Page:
“I never claim to be God… Only close to him.”
With the help of a local detective (Tanny) in Hong Kong, female operative Cleopatra Jones (Tamara Dobson) tries to rescue her co-workers (Albert Popwell and Caro Kenyatta) from the clutches of a vicious drug dealer known as the Dragon Lady (Stella Stevens).
Genres, Themes, Actors, and Directors:
- Detectives and Private Eyes
- Drug Dealers
- Shelley Winters Films
- Stella Stevens Films
- Strong Females
Response to Peary’s Review:
Although I haven’t yet seen 1973’s Cleopatra Jones (not listed in Peary’s book), I believe Peary when he states that this sequel — a “sexy, funny, fast-moving exploitation film” — is “better than the original.” As Peary notes, “Amazonian” Tamara Dobson (“one of the main assets of [the] blaxpoitation generation”) is “no Pam Grier”, but she fits the bill here as a larger-than-life female agent; in her outrageously colorful outfits and over-the-top make-up, she’s consistently stunning to look at. Even better, however, is her “pretty and lethal” sidekick (played by “Tanny”, a.k.a. Ni Tien), who kicks some serious butt in a couple of well-choreographed fight scenes; meanwhile, cult film star Stella Stevens seems to be having fun in her role as the Dragon Lady, a drug “queenpin” who you don’t want to mess with. The film as a whole moves quickly, and director Chuck Bail makes good use of authentic Hong Kong locales; the final extended fight sequence — taking place inside the Dragon Lady’s baroque “Casino of Gold” — is especially exciting.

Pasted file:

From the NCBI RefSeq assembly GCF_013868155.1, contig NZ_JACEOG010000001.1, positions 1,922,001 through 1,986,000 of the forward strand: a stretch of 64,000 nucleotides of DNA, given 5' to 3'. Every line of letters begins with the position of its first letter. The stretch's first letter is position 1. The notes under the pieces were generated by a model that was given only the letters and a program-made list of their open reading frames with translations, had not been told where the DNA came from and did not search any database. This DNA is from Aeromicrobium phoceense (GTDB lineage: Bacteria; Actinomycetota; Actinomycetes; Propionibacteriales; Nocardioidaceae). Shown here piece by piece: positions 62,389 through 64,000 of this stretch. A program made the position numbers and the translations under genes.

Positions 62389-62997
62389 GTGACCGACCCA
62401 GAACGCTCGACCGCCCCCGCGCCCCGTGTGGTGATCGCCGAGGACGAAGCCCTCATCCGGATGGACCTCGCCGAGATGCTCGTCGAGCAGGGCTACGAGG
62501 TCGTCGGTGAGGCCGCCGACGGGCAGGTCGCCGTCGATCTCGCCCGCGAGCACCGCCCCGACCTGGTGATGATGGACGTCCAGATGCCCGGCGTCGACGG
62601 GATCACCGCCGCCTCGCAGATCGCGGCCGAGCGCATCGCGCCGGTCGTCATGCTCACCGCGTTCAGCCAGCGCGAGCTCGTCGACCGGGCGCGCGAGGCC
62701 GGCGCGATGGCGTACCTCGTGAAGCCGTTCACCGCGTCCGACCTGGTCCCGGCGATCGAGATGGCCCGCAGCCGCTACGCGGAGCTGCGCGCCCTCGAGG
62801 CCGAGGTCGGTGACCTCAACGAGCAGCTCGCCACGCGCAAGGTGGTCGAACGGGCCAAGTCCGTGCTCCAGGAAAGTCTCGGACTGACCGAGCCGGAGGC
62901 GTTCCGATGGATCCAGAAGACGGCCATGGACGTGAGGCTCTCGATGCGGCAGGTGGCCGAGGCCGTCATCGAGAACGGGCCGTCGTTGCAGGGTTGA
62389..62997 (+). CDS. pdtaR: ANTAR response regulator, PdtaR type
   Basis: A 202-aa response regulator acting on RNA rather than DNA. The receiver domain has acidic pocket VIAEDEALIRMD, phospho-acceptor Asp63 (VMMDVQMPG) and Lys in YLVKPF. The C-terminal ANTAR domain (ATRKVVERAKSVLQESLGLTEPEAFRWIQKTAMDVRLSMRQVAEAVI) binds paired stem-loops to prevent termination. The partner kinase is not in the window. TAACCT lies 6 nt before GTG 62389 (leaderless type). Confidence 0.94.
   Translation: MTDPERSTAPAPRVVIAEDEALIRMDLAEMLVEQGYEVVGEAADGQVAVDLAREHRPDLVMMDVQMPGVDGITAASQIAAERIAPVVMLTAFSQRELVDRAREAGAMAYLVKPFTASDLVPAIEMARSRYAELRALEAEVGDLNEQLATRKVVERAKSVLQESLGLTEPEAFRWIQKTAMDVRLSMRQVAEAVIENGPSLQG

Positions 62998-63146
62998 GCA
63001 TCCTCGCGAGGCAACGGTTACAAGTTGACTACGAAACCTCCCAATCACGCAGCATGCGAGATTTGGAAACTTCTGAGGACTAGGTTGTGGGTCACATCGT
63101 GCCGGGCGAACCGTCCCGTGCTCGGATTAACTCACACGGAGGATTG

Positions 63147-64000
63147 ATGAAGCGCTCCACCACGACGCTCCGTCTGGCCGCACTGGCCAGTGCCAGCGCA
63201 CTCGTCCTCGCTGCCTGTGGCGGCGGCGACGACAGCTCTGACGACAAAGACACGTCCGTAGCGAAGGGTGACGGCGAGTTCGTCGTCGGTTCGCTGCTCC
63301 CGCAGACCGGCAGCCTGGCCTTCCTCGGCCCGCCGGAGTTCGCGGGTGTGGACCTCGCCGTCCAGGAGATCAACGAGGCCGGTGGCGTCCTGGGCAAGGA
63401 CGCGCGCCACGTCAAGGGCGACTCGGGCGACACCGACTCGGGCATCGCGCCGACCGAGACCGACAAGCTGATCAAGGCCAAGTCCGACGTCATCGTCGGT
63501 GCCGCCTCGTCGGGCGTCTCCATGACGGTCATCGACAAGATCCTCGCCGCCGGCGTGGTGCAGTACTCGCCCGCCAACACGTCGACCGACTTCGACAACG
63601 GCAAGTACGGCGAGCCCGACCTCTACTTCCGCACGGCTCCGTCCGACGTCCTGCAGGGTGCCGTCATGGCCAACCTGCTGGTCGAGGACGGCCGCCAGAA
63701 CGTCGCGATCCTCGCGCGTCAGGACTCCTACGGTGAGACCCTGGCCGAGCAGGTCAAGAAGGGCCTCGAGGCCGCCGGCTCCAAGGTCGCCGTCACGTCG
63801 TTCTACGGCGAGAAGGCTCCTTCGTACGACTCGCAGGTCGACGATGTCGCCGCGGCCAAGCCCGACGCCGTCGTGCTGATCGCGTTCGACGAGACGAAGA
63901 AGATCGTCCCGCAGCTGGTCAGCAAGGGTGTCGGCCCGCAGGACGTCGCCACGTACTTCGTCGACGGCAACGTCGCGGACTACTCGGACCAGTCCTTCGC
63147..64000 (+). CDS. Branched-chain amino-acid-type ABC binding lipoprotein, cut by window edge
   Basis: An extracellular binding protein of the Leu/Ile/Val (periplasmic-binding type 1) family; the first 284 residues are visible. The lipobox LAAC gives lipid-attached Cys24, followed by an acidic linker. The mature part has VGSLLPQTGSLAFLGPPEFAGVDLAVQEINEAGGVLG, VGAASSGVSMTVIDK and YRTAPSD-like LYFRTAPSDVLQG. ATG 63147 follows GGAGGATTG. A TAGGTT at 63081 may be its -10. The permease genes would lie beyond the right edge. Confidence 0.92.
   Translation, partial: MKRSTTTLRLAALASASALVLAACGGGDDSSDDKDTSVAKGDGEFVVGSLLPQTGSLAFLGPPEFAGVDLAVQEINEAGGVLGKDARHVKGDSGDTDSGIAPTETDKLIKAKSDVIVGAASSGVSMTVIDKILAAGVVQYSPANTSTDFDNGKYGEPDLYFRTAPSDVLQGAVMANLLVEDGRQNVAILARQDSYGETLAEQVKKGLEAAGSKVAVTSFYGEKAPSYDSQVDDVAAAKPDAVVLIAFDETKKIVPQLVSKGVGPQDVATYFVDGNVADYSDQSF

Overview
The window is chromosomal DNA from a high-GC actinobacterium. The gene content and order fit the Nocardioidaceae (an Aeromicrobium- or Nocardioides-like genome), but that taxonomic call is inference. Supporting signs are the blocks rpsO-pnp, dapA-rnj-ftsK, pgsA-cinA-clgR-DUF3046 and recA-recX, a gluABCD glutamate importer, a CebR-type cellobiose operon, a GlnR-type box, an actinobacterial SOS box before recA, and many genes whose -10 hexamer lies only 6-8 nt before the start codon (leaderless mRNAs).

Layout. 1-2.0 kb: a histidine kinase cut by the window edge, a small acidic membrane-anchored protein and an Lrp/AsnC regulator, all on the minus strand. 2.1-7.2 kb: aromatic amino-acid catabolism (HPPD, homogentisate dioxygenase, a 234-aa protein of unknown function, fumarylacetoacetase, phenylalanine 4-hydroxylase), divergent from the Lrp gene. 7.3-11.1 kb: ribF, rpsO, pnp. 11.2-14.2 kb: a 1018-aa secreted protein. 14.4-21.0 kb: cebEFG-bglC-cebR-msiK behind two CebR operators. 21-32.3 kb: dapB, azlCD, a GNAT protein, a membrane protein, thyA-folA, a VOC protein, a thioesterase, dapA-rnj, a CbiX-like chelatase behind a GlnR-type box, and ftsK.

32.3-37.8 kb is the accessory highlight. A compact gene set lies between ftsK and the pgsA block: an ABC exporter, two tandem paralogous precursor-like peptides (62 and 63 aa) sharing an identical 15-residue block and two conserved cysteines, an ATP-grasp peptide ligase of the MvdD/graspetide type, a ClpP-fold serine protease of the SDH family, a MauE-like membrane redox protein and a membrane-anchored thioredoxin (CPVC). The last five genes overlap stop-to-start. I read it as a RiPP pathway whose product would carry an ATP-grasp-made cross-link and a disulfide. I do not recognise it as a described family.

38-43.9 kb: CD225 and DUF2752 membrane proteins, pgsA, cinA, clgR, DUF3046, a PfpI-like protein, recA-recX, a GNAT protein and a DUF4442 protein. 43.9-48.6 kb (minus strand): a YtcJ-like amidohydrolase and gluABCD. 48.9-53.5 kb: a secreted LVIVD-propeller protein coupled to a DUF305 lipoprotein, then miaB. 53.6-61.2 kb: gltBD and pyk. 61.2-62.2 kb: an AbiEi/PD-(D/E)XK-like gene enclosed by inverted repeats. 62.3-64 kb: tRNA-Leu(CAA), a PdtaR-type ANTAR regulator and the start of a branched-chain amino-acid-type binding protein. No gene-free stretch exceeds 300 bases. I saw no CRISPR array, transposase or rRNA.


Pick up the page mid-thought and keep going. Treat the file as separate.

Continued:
Redeeming Qualities and Moments:
- “Tanny” as Mi Ling
- Stella Stevens as the Dragon Lady
- Cleopatra’s seemingly endless array of outrageous outfits
- Enjoyably stylized set designs
- Effective use of Hong Kong street locales
No, but it’s worth a look as a representative blaxploitation / “strong female” film of the ’70s.